We are proud to present CHEM@Golem, the first scientific Golem use-case on the Golem mainnet. CHEM@Golem is the result of a collaboration between our R&D team, and subject experts in organic chemistry.
When we started Golem, we started it with many goals in mind, but those use-cases related to health and science were perhaps one of those that would make us feel the most fulfilled.
Golem was ideated to help make the world a better place, by delivering a platform able to host all kinds of applications, for a diverse and wide user-base and goals. Some use-cases might be for widespread use, such as cloud computing, and some others, for people to use towards big and helpful goals, such as producing medicines. Open and democratized access to computing resources, for everyone, is the main pillar of our vision and the products and use-cases we build will continue to further strengthen this commitment.
Today we would like to present our latest work, which we dubbed CHEM@Golem, in homage to the SETI@Home project, the first collaborative scientific project that took an indefinite hiatus in March, after 21 years and a total of 1,808,938 users throughout its history.
CHEM@Golem is a scientific modelling project on Golem. The project has been developed in cooperation with the most reputable scientific institutions in the field worldwide (we’ll be able to reveal their names later due to the confidentiality clauses and that the work is ongoing and information sensitive). Our relationship with them goes a long way, and our CEO/CTO Piotr Janiuk, was inspired to pursue Golem by such work.
Via CHEM@Golem, our providers will be able to help run the computations needed to simulate chemical reactions.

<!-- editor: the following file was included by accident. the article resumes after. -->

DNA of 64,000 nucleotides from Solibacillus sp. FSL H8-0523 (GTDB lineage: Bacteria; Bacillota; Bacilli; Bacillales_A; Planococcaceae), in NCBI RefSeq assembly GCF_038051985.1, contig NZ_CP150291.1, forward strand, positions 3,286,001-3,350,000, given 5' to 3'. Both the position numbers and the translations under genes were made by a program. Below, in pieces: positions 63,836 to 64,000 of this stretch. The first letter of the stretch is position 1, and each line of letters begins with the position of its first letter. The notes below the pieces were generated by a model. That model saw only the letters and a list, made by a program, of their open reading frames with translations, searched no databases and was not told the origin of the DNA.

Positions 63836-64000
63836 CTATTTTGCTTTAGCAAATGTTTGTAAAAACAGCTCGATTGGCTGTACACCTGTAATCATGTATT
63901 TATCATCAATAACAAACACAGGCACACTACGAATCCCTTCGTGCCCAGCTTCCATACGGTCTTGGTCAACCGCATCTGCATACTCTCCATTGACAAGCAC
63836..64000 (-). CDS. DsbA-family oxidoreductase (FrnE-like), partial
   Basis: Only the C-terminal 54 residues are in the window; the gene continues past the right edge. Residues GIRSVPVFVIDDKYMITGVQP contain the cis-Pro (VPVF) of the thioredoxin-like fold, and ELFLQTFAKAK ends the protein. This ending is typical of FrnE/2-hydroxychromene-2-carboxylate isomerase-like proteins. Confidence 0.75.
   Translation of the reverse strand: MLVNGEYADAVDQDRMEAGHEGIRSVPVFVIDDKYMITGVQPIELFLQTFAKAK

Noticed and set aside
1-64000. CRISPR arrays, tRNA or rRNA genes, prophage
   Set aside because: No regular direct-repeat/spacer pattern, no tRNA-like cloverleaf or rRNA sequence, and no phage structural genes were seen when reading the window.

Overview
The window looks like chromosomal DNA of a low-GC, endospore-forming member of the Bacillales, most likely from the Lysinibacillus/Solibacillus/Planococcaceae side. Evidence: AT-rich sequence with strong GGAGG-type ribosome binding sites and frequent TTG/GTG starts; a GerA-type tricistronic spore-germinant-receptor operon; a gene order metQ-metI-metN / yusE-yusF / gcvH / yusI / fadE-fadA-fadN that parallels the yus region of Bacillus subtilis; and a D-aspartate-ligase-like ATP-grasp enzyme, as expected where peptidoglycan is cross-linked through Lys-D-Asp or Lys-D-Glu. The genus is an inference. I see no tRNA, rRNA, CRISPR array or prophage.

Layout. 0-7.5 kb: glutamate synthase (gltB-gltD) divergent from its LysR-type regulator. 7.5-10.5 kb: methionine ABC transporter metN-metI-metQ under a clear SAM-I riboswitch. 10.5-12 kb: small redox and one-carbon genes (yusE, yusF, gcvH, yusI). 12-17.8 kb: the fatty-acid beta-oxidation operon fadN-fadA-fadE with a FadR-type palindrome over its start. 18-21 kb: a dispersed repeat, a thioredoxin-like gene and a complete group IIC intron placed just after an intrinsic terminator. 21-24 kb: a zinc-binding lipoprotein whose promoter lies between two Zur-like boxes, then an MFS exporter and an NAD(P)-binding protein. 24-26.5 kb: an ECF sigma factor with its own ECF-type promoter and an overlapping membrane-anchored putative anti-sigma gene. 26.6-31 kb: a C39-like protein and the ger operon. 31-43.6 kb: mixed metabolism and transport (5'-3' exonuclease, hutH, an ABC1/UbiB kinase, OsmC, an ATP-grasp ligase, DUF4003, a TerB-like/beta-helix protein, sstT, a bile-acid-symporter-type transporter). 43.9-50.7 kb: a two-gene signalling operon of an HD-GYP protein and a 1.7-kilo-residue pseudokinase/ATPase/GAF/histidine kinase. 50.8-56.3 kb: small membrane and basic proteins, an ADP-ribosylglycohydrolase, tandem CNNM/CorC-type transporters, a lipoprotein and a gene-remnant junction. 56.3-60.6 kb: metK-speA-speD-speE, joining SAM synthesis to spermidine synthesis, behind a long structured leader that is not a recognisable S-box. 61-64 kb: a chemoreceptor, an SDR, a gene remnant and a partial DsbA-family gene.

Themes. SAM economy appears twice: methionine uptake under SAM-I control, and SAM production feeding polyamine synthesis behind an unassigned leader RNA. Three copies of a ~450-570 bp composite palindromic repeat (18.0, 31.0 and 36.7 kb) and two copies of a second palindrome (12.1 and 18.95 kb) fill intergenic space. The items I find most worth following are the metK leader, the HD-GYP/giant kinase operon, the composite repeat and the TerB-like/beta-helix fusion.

These calculations aim to generate a model formed by synthetically feasible chemical space of small organic molecules. Exploring this space requires simulating billions of chemical reactions.
The model created by the simulations would be then subjected to further analysis to determine its evolution and behavior as well as to evaluate properties of particular molecules produced within the space. These are essential processes for developing medicines (drugs), as well as other useful compounds.
For building this project, we have used our own Task API, and the project is meant to run for a month atop of Golem Clay Beta. After which, all results will be gathered and analysed. If successful, the collaboration partners and our team will be porting the application to New Golem.
Right now, we can’t say much more about it. But we hope this primer will be enough for our community to be as happy as we are about it. More details about CHEM@Golem will be shared in the future, along with the source code as soon as the results of the research are published.
What does this mean for the community? Simply put, it is your time to put your Golem node to work for a good and fascinating project, and of course, get rewarded for it.
Those of you who are running Golem nodes, may have noticed increased activity in the recent week as we have been testing our setup; you may expect many more tasks in the coming weeks as we are planning to request them as fast as you can compute them.
And for those of you who are not running Golem at the moment - it is a great time to dust off your nodes or install Golem.
Note: CHEM@Golem is a custom made use-case for this particular project. The confidentiality of it will be maintained for a while.
We hope you can all help us in this ambitious and exciting project!